Mumbai, July 21: Independent filmmakers, beware. A new censorship regime has started.
In a move that is being seen as “a new and dangerous trend”, the Centre wants filmmakers to get their shorts cleared from the censors for screening at the Mumbai International Film Festival to be held in February next year.
This is the first festival in the country at which documentary films will need a censor certificate. Many also feel this could be the first time in history censorship will be enforced at a documentary festival.
The forms for the festival, issued by the Film Division, mention that this applies only to Indian filmmakers. Filmmakers from abroad need not take their shorts through the censors’ scissors.
Documentary filmmakers across the country see this as a bid to stifle free thought. “This is ridiculous and discriminatory. It’s another dangerous attempt to control the mind,” says filmmaker Bishakha Datta.
“The fact that only Indians need to go through the censors also makes the game transparent.”
The fingers point at the Sangh parivar. “No short festival in the world has this rule,” says Sanjit Narwekar, documentary filmmaker and spokesperson for the Indian Documentary Producers’ Association.
Despite being linked to the association, a co-host of the festival, he says the rule violates international norms.
“It is just preposterous,” says film writer S.V. Raman in Calcutta. “It is a new and dangerous trend, following Anand Patwardhan’s film War and Peace.”
The government explanation is that the rule only extends the law of the land. “All feature films to be shown at festivals need to be taken through the censors. The information and broadcasting ministry is only extending this to short films,” says the director of Films Division, R. Babu.
But the film community is unanimous that the move comes after Patwardhan’s War and Peace, which has become a landmark. It won the top award at the last Mumbai festival held in 2001, and later became a huge embarrassment for the government with its bold statement against communalism.
The film, after a war of attrition with the censors and other authorities — it was also dropped without explanation from the international film festival in Calcutta — was finally passed by Bombay High Court. But Patwardhan and his colleagues feel this rule has been introduced as the government doesn’t want to take a similar chance with any other film.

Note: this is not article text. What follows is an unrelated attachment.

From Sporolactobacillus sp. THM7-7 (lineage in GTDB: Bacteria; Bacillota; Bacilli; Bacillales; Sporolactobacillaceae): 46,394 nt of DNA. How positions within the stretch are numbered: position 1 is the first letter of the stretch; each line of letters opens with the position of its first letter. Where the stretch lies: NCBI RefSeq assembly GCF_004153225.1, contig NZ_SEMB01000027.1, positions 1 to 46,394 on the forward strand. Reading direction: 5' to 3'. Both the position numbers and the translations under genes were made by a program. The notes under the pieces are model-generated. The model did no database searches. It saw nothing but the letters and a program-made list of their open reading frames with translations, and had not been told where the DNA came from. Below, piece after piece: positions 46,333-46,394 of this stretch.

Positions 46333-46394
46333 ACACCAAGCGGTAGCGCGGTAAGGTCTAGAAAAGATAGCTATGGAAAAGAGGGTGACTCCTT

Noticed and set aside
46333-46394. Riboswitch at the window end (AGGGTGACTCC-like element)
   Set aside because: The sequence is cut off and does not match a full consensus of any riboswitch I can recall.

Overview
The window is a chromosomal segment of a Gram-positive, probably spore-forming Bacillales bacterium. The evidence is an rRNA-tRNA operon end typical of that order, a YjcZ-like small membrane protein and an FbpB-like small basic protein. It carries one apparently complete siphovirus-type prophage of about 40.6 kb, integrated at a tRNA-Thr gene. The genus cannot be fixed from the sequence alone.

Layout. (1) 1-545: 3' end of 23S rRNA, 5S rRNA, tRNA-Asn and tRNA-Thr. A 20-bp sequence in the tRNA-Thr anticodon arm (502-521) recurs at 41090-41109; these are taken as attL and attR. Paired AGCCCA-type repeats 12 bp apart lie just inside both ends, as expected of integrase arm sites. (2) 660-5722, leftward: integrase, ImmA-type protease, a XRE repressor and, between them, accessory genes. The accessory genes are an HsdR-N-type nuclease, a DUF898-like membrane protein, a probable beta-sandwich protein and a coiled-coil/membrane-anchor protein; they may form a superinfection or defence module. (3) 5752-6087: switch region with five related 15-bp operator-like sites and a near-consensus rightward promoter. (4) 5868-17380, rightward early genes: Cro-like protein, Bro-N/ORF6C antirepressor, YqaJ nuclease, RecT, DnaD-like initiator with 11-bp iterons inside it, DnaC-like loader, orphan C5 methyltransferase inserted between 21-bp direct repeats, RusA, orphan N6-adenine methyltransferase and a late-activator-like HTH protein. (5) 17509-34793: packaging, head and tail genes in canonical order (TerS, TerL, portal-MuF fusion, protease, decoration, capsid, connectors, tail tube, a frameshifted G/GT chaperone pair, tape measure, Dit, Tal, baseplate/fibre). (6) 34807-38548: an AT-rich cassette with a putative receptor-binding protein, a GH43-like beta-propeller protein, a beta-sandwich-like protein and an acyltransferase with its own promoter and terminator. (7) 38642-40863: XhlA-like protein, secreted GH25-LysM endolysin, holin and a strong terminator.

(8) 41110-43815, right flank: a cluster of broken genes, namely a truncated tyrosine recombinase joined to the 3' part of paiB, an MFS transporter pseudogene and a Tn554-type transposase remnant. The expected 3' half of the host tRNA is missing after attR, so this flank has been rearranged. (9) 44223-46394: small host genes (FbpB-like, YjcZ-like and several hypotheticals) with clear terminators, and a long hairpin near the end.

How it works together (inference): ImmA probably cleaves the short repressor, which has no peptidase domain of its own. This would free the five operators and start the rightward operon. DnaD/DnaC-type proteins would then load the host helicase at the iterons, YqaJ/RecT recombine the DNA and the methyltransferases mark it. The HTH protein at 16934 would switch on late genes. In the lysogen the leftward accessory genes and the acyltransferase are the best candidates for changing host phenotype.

“It started with my film,” says Patwardhan. “But we will fight it hard.”
Delhi-based Sanjay Kak, who has made an award-winning film on Narmada, says he and his colleagues will issue a stern protest against the rule. They have not decided on any plan of action, but they may move court.
But this is only the culmination of a trend, say filmmakers. “Censorship has been growing of late,” says filmmaker Amrit Gangar, a view his colleagues are entirely in agreement with.
Following War and Peace, two films by Ramesh Pimple on Gujarat, which portray the BJP-ruled state government in poor light, were censored.
Bishakha Datta is apprehensive that her own film In the Flesh, a study of three persons in prostitution, may not make it to the festival because it has been stuck at the censors for a year. She says another filmmaker from Mumbai had his film on sexuality rejected at a digital film festival in Delhi as the censors had not cleared it.
“It is becoming harder and harder,” says Datta.
The difficulty is increasing in another way. Previously, the showing of a short was never an issue. No forum objected, or asked too many questions when it came to a screening. But now, after the trouble with War and Peace, almost all theatres and film centres demand to see a censor certificate.
“Places like Chavan Centre, where it was so easy to organise a screening, demand a censor clearance now,” says Narwekar.
Datta says she feels scared to screen her film privately, too, because she doesn’t know when the moral police will clamp down. “The censor guidelines mention ‘exhibition’. I don’t know whether that also includes private screenings.”